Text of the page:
Considerations for whether the risk of shunt infection from transient bacteraemia during invasive dental procedures warrants non-routine antibiotic prophylaxis.

Routine management

Antibiotic prophylaxis is not routinely required for individuals with shunts for hydrocephalus.

Occurrence of shunt infections has not been linked with dental procedures and the theoretical risk appears negligible.

There is no specific UK guidance relating to shunts and a need for antibiotic prophylaxis.

UK antimicrobial prescribing guidance for other groups potentially at risk of bacteraemia-induced infection from dental procedures is that antibiotic prophylaxis is not routinely recommended.

Non-routine management

To determine individual instances where prophylaxis may be warranted, consider:

  • the nature of the dental treatment and risk of transient bacteraemia, and
  • type of shunt and risk of bacteraemia-induced shunt infection.

The type of shunt should be confirmed with the individual or GP. Seek clarification from their neurologist if necessary.

Nature of dental treatment

Dental procedures can be invasive (e.g. abscess draining, tooth extractions or implant placement) or non-invasive (e.g. supra-gingival scale and polish, removal of sutures or radiographs).

Invasive dental procedures

Invasive procedures can cause transient bacteraemia. However, the magnitude and frequency of this bacteraemia is less than that caused during normal oral function (e.g. tooth brushing, dental flossing and chewing). Antibiotic prophylaxis is not considered necessary unless the individual has other clinical risk factors as described by UK antimicrobial prescribing guidance.

Non-invasive dental procedures

Non-invasive procedures do not pose the same risk of generating transient bacteraemia making antibiotic prophylaxis unnecessary.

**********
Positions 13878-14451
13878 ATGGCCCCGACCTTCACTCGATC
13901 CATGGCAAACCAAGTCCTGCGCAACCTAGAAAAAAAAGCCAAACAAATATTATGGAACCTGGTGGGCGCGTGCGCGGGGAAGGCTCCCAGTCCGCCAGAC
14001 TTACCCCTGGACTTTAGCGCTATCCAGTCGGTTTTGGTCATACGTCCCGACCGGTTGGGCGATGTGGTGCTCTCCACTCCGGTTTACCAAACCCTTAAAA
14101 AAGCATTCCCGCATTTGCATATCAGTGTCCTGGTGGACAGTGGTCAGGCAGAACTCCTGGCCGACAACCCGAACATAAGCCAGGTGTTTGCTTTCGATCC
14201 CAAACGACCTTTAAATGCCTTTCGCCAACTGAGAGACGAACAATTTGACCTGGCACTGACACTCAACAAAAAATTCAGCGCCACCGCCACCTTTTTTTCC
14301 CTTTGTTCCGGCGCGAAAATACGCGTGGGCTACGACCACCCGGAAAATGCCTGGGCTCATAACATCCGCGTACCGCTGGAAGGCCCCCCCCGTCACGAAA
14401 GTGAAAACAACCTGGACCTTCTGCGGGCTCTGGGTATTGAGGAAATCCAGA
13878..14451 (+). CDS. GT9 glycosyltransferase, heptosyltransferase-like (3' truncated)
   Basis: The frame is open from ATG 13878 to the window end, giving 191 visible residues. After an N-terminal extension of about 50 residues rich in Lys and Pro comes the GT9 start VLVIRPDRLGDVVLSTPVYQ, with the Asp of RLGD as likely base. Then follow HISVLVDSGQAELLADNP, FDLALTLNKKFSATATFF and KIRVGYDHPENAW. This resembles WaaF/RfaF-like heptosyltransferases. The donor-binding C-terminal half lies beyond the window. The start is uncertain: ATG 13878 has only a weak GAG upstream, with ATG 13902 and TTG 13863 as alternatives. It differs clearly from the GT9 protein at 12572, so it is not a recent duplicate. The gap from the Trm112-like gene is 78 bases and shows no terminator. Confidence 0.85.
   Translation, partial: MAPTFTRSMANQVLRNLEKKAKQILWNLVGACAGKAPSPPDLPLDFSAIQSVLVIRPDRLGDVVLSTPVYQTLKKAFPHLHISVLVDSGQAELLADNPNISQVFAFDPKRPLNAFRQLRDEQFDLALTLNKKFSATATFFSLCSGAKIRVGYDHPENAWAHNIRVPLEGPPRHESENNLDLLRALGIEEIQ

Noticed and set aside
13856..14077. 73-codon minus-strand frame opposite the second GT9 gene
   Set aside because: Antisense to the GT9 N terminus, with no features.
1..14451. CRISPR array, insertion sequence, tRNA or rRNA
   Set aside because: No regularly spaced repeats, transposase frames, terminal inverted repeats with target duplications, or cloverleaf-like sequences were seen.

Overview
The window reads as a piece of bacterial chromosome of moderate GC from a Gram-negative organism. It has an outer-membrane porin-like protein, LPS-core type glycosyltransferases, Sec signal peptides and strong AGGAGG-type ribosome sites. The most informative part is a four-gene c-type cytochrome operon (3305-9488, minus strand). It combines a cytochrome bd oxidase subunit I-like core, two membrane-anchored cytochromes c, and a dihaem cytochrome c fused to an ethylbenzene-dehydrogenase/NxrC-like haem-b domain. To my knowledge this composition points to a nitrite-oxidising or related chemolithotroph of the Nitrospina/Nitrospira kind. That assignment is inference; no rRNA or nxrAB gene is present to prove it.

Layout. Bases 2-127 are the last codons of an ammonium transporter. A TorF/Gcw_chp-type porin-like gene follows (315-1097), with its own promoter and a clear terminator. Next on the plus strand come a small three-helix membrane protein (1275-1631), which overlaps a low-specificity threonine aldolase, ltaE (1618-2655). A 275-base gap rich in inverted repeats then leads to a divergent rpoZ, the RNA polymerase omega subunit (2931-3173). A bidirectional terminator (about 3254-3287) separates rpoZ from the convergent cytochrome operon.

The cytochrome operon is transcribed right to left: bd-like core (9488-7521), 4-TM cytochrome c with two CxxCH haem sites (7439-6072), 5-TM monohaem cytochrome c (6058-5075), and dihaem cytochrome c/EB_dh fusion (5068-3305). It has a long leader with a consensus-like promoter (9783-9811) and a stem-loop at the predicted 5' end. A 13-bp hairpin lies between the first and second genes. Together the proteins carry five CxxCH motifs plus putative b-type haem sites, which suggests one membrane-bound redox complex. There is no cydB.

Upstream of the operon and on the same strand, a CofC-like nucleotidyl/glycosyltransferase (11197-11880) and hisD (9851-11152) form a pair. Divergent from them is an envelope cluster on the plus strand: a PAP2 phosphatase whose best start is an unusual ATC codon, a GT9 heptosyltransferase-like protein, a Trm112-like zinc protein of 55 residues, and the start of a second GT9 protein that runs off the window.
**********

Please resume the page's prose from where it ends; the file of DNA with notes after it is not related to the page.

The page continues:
Type of Shunt

There are many different types of shunt which divert cerebrospinal fluid to different parts of the body.

If a shunt has vascular access, there is a theoretical concern that transient bacteraemia could travel to the shunt and cause infection. This risk is considered negligible.

If a shunt does not have vascular access, there is no risk from transient bacteraemia.

Shunts with vascular access

Ventriculoatrial (VA) shunts have vascular access. They are rarely used in the UK.

Need for prophylaxis

Prophylactic antibiotics should not be routinely prescribed.

Use your clinical judgement to determine if there is a sufficient need. Consider the individual’s opinion and preference along with their clinical history.

Seek specialist neurology input if required.

Shunts without vascular access

Ventriculoperitoneal (VP) shunts are the most widely used shunt in the UK.

Less commonly seen shunts without vascular access are lumboperitoneal (LP) and ventriculopleural (VPL) shunts.

Need for prophylaxis

Prophylactic antibiotics are not required.

Occurrence of shunt infections

Dental origin

To date, there has been no case of a dental procedure causing a shunt infection reported in the literature.

Oral bacteria have been present only in a very small number of shunt infections and even then, only as part of a mixed infection.

Other sources

Most shunt infections occur within two months of placement because of bacteria from the skin or air entering the shunt or cerebrospinal fluid during surgery or afterwards during healing.

Ventriculoperitoneal (VP) shunts can also be infected after local injury and occasionally from peritonitis, appendicitis, or perforation of the bowel.

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